After Petraeus: Why Starting Over Isn’t a Good Thing in Afghanistan

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When asked about the lessons of Vietnam, military historians often quipped that ‘we didn’t fight one war for ten years, we fought ten wars for one year each.’ The same could be said of Afghanistan. Troops come in, learn the lay of the land, and leave, oftentimes within the span of six to fifteen months, depending on which country and which branch of the military they are from. For soldiers it makes sense – the burdens of life on the front lines, the draw of family back home. But for leadership to leave as well represents a continual drain of knowledge and experience essential for any kind of lasting success. So to read in the Washington Post that Lt. Gen. David M. Rodriguez, one of the most thoughtful and experienced military leaders I ever met in Afghanistan, is most likely to be passed over when Gen. David H. Petraeus leaves in the fall, makes me wonder if we are not about the repeat the same mistake. The post writes “In Washington, Rodriguez is seen as a savvy fighter but a so-so salesman.”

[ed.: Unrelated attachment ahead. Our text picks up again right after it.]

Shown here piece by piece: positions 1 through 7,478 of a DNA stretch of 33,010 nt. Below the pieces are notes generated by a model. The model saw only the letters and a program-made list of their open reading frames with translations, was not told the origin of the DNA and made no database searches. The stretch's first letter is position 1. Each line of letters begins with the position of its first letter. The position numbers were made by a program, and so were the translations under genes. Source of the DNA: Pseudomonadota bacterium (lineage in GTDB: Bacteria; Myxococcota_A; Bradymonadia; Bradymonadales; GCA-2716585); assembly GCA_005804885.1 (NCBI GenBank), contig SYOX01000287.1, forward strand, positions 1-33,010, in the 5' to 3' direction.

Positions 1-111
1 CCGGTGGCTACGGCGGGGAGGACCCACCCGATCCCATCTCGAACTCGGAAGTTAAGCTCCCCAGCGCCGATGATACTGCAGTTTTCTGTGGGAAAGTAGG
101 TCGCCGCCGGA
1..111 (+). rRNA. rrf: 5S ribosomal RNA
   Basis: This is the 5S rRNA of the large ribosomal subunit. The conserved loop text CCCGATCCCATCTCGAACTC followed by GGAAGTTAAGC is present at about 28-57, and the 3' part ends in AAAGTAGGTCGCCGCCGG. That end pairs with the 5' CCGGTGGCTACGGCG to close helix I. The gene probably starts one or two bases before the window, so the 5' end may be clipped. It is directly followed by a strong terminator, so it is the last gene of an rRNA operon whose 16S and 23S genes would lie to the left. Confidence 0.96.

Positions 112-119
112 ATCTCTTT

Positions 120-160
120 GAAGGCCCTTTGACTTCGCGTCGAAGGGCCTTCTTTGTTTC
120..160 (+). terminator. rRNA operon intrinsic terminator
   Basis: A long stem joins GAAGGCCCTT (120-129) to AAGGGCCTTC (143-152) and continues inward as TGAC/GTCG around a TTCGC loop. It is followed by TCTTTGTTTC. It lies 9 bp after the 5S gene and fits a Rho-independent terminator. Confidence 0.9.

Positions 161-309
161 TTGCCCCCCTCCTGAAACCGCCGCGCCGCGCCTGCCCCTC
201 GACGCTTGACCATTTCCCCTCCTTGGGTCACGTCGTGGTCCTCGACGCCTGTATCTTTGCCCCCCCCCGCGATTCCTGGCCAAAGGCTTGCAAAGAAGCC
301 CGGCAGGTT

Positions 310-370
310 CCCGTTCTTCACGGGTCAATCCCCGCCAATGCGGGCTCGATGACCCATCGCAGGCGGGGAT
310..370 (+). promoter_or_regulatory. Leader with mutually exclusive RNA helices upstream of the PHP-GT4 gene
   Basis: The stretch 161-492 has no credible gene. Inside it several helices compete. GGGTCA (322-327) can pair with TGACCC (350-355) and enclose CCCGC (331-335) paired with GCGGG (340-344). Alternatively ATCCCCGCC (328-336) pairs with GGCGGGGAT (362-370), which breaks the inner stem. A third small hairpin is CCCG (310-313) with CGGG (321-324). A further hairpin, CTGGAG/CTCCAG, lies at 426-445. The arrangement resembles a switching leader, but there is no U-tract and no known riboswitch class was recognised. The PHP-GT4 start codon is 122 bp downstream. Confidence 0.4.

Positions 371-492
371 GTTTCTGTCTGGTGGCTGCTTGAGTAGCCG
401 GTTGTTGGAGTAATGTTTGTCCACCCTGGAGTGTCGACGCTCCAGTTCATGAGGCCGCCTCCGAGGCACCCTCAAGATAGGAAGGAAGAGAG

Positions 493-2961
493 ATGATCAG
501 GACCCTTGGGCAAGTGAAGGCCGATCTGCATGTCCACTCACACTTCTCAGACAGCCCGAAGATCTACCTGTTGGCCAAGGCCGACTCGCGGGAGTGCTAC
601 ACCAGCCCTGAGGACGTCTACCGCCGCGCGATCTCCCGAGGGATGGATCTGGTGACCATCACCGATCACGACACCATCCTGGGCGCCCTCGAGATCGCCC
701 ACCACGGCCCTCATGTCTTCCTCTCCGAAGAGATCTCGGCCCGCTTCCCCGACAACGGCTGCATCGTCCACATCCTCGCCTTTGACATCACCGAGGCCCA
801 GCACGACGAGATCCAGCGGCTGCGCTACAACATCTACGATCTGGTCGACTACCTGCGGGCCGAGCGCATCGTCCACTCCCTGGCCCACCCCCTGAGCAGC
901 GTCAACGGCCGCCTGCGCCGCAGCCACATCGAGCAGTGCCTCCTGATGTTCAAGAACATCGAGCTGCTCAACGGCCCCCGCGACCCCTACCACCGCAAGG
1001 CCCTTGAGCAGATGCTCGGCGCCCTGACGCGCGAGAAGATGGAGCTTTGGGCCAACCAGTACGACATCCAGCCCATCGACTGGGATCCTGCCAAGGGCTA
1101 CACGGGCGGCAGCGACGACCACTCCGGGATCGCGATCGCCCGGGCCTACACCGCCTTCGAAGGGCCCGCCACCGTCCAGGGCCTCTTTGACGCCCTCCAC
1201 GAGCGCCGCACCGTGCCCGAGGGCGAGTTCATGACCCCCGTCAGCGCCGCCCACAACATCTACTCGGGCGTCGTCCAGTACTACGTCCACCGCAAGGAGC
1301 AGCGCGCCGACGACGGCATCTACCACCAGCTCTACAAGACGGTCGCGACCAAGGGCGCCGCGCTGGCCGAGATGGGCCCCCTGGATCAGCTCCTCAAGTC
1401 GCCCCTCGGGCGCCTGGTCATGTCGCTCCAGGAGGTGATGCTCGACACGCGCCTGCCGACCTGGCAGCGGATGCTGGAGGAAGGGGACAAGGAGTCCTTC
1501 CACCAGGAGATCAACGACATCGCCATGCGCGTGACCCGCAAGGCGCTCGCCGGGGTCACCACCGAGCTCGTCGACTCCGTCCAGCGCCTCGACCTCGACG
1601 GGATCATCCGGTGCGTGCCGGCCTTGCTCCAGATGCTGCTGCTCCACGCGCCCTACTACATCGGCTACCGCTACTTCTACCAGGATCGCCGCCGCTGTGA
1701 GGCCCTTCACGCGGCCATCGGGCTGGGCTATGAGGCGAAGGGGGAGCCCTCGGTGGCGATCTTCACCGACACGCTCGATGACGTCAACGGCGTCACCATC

The decision to bypass Rodriguez for the top job reflects a determination among senior Pentagon officials that the war needs a commander who can make the case for the increasingly unpopular conflict to Congress, the news media and skeptics in the White House.

The front-runner for Petraeus’ successor, according to the Post, is Lt. Gen. John Allen ”who played a key role in turning the Sunni tribes against the Iraqi insurgency but has never served in Afghanistan.”

Allen, no doubt, has formidable experience. Perhaps his salesmanship skills are better (at any rate, they will be put to the test). But in replacing a Lt. General who has three years of Afghan experience under his belt with a man who chalked up success in Iraq, we seem to be making another mistake – confusing Afghanistan with Iraq. That blunder may well be remembered as the defining characteristic of the Afghan war, when, decades from now, historians discuss what went wrong in Central Asia.